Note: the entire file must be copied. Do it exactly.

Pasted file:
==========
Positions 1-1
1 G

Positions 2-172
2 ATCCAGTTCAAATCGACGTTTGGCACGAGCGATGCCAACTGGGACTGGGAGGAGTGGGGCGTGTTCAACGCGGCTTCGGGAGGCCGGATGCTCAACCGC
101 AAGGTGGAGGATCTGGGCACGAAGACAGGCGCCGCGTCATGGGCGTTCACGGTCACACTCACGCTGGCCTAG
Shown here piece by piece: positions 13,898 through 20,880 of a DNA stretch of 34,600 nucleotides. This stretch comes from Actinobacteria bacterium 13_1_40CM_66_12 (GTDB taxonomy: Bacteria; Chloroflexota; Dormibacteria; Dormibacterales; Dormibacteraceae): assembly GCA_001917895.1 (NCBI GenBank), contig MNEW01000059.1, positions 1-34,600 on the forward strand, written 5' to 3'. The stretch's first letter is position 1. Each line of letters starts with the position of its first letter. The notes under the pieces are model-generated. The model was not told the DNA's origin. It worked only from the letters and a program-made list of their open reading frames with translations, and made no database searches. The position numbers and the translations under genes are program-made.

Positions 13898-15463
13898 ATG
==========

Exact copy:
Positions 1-1
1 G

Positions 2-172
2 ATCCAGTTCAAATCGACGTTTGGCACGAGCGATGCCAACTGGGACTGGGAGGAGTGGGGCGTGTTCAACGCGGCTTCGGGAGGCCGGATGCTCAACCGC
101 AAGGTGGAGGATCTGGGCACGAAGACAGGCGCCGCGTCATGGGCGTTCACGGTCACACTCACGCTGGCCTAG
Shown here piece by piece: positions 13,898 through 20,880 of a DNA stretch of 34,600 nucleotides. This stretch comes from Actinobacteria bacterium 13_1_40CM_66_12 (GTDB taxonomy: Bacteria; Chloroflexota; Dormibacteria; Dormibacterales; Dormibacteraceae): assembly GCA_001917895.1 (NCBI GenBank), contig MNEW01000059.1, positions 1-34,600 on the forward strand, written 5' to 3'. The stretch's first letter is position 1. Each line of letters starts with the position of its first letter. The notes under the pieces are model-generated. The model was not told the DNA's origin. It worked only from the letters and a program-made list of their open reading frames with translations, and made no database searches. The position numbers and the translations under genes are program-made.

Positions 13898-15463
13898 ATG